While here look to the relief panel below the statue of St George. This may be the first example of a technique Donatello invented called rilievo schiacchiato, or flat relief. It tells the full story of St George, the perspective drawn out in just ½ a centimeter. It’s very cool and one of those details you can easily miss if not pointed out to you. (Which is how I learned about it.)

Michelangelo’s Bacchus

In 1496-97 the 21 year old Michelangelo created this piece, one of only two surviving sculptures from his first time in Rome. The following year in 1498 he created the magnificent Pieta in St Peters.

Michelangelo Bacchus

I love that rather than the big strong bodies we associate with Michelangelo’s sculptures Bacchus is fleshy, almost womanly, and is drunk. Bacchus, the god of wine, is propped up by a satyr while leaning against a tree. He looks about to trip and fall, a trick Michelangelo created by giving him a high center of gravity.

Ivy was sacred to Bacchus, so he wears an ivy wreath instead of the vines we associate with wine. Instead of looking God-like Michelangelo has made this Bacchus look like a vapid drunk human. It’s brilliant.

Michelangelo’s Pitti Tondo

This is another of my favorite Michelangelo works in Florence.

The Pitti Tondo

Tondos were typically made for private homes and were considered a more domestic type of art. This is one of two tondos that he made for families in Florence around 1503-05. It features the Madonna and Child.

Mary in the Pitti Tondo

Take note of how exquisitely beautiful Mary’s face is. I love the way her head comes out of the frame, and the intimacy between her and little Jesus is just palpable. It feels like we are getting a glimpse into a real and very relatable moment in their day. It’s just gorgeous.

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The Bronze Door Panels

The bronze doors of the Baptistery San Giovanni in front of the Duomo are famous and fabulous, and like everything in Florence have incredible stories behind them. The most celebrated are Ghiberti’s Gates of Paradise, which were the third and final set of doors. This story is about the second set of doors commissioned for the Baptistery.

In 1401 a competition was held to find the artist to create the second set of bronze doors for the Baptistery. Competitors had to make a bronze quatrefoil panel telling the story of the Sacrifice of Isaac. The panels were small and had to include the father and son, an altar, a donkey, 2 servants, a tree and a hill. This was an enormous amount of detail to fit into a small square, and required phenomenal skill.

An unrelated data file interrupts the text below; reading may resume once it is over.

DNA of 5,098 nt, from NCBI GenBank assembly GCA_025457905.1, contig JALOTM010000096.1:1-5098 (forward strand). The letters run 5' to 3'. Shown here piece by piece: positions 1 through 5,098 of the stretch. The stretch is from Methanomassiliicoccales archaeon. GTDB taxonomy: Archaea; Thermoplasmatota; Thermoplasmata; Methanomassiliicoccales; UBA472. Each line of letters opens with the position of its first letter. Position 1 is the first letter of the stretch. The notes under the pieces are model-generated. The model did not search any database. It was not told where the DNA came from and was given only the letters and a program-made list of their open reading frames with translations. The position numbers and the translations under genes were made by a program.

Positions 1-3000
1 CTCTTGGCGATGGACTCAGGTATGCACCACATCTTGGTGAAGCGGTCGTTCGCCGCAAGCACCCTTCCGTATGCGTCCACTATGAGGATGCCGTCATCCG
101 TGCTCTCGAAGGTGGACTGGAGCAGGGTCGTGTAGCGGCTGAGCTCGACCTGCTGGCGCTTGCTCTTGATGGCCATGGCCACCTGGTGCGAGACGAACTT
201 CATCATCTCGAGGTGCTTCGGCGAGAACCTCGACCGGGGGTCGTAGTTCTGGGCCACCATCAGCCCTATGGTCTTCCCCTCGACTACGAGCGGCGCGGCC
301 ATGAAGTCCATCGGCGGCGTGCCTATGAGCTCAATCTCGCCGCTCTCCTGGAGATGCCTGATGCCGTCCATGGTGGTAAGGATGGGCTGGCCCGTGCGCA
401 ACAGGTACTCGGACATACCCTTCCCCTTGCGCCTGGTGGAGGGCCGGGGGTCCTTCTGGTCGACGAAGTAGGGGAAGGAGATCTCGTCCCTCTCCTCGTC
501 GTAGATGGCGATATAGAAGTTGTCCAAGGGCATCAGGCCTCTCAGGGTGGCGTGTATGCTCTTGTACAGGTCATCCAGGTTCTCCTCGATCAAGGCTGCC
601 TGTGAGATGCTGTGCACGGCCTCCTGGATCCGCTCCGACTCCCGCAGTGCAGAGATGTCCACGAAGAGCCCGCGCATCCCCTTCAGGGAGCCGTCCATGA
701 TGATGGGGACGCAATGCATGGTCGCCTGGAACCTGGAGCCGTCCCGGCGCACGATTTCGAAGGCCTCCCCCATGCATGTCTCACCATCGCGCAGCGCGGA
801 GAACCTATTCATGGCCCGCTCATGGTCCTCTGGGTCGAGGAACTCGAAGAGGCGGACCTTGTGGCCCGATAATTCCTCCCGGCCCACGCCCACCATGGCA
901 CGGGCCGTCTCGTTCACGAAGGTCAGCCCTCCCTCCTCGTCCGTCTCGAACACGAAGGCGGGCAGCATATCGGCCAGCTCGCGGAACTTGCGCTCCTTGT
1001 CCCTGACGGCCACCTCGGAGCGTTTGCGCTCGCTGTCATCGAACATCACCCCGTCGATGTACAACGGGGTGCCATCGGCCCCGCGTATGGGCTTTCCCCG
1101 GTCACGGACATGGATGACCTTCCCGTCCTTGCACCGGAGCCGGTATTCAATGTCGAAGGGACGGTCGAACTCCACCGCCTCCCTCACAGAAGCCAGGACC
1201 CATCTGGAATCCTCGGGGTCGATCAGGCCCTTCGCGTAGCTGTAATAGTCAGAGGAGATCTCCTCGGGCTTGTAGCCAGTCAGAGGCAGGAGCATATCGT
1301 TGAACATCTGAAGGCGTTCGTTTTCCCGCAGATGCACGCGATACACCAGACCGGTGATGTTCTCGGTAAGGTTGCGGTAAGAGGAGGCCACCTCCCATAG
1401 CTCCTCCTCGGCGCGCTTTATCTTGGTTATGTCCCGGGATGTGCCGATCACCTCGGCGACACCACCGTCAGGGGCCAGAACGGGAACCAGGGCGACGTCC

Once the winner was announced all the panels were melted down and reused except for that of the winner and the runner up. The competition was so close and the work of the runner up was so spectacular. Some say the runner up only lost because hi panel used a heavier bronze, so his doors would cost more to make. We will never know for sure.

The consequences of this competition changes the face of Florence forever. The winner, Lorenzo Ghiberti not only created these doors but also the Gates of Paradise doors. The runner up, Filippo Brunelleschi was so incensed at losing, he turned his back on the craft forever and focused instead on architecture. He designed the dome of the Duomo, many of the most beautiful chapels in Florence, and much of the architecture we still love today!

The Bronze Door Panels
image via ellejaeitalia

The two panels are here at the Bargello, side by side. They need to be on your must see list. Without looking at the signs see if you can figure out which was the winning panel!

Again, there is so much to see at the Bargello and these are just 5 of my favorite pieces. I always find art museums, palaces and churches are much more manageable when I have a handful of specific things to look for. Whenever possible I recommend doing google searches before visiting a museum and finding 5 or 10 pieces to look for. You can also search for a favorite artist’s work such as Michelanglo at the Bargello and get a list of items that you can read up on and then seek out while there. It’s awful when you get home and discover that a Caravaggio or a Donatello that you would have loved to have seen was there and you didn’t know to look for it.

I have always found that the docents working at the museums, palaces etc are more than happy to direct me to a given work, and sometimes will walk there with me. This is a fabulous bonus because they always know interesting facts that I haven’t read about, and love telling the stories behind the various pieces.

Are you planning a trip to Florence? Get my free Secret Florence pdf to learn about my favorite restaurants, bars and shops in the Renaissance city. Click HERE

10 Things You Need To Know Before Traveling To Italy

We don’t yet know for sure when we will be able to travel to Italy again, hopefully it will be later this summer. Regardless of when we can go, whether it will be your first time or a return trip, the following 10 things are really important to keep in mind. In fact you can file them under things you wish you knew before you went to Italy!